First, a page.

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[lahy-kuh n] /ˈlaɪ kən/
verb (used with object)
to represent as similar or like; compare:
to liken someone to a weasel.
Origin of liken
1275-1325; Middle English liknen. See like1, -en1
Related forms
unlikened, adjective
Can be confused
lichen, liken. Unabridged
Based on the Random House Dictionary, © Random House, Inc. 2015.
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Examples from the web for likened
  • In some ways the subdural space may be likened to a serous cavity.
  • We have likened the dream to the night watchman or sleep-defender who wishes to protect our sleep from being disturbed.
  • For there can scarcely be one that to her may be likened in bearing.
  • Hurricanes have been likened to machines that convert the warmth of tropical oceans into wind and waves.
  • Some reports have likened the operation to a human zoo.
  • Researchers likened the resonant effects to those of organ pipes.
  • Crone likened the sound to that made by spraying a garden hose against the wall of a house.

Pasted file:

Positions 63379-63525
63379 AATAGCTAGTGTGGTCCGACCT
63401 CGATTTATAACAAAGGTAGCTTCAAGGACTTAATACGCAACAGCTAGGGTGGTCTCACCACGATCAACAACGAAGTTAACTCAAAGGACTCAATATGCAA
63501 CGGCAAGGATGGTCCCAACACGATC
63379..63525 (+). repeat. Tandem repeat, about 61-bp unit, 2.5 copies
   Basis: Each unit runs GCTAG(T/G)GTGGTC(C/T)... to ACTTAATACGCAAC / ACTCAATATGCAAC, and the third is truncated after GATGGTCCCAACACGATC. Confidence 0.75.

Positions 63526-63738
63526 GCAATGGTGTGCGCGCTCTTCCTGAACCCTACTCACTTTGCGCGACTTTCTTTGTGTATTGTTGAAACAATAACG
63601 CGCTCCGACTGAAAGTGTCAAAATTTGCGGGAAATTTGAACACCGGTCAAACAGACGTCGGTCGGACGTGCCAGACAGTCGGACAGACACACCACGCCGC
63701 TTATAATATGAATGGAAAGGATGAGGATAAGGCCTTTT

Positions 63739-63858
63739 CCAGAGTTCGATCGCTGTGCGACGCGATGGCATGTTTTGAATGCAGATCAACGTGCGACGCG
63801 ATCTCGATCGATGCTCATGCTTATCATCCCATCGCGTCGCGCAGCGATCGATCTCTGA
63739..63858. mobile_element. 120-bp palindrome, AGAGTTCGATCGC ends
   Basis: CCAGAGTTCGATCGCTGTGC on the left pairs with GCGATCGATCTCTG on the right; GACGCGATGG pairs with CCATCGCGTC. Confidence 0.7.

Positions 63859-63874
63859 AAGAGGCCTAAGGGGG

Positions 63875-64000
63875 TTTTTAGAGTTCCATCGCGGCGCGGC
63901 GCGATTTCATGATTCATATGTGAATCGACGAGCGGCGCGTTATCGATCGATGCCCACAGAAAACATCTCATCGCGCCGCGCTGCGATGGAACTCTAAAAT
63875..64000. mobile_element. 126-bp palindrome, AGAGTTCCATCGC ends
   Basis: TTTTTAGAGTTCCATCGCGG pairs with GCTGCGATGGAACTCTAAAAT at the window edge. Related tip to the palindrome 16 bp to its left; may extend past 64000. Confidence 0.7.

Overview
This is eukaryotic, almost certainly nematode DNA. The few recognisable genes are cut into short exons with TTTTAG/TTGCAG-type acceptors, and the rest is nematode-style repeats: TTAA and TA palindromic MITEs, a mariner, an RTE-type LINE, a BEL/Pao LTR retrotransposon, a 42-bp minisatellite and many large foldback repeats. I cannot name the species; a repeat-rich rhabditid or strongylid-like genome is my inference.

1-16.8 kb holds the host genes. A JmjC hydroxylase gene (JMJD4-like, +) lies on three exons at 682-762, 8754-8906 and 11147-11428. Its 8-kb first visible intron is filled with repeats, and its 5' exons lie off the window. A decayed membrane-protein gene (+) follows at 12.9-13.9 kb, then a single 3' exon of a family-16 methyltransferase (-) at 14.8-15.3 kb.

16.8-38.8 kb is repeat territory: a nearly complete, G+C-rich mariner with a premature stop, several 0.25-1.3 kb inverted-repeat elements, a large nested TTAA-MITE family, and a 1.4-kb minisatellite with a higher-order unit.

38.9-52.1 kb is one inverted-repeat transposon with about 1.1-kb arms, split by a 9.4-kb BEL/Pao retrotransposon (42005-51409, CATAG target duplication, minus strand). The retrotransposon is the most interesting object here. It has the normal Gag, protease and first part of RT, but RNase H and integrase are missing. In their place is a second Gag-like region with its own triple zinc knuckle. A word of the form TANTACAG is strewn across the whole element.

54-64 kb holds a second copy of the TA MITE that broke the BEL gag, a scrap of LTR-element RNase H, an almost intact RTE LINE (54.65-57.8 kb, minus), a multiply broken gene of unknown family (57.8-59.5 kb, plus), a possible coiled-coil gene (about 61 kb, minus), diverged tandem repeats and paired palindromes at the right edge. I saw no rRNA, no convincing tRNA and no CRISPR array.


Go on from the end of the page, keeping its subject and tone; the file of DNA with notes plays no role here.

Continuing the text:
• Scientists have likened weaver ant communication to a type of language with primitive syntax.
  • The procedure has been likened to being bitten by five or six small dogs.
  • The weathered chunks exude a sweet, earthy aroma likened to tobacco, pine or mulch.
British Dictionary definitions for likened


(transitive) to see or represent as the same or similar; compare
Word Origin
C14: from like1 (adj)
Collins English Dictionary - Complete & Unabridged 2012 Digital Edition
© William Collins Sons & Co. Ltd. 1979, 1986 © HarperCollins
Publishers 1998, 2000, 2003, 2005, 2006, 2007, 2009, 2012
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Word Origin and History for likened



late 13c., "to represent as like," from like (adj.) + -en (1). Related: Likened; likening.

Online Etymology Dictionary, © 2010 Douglas Harper
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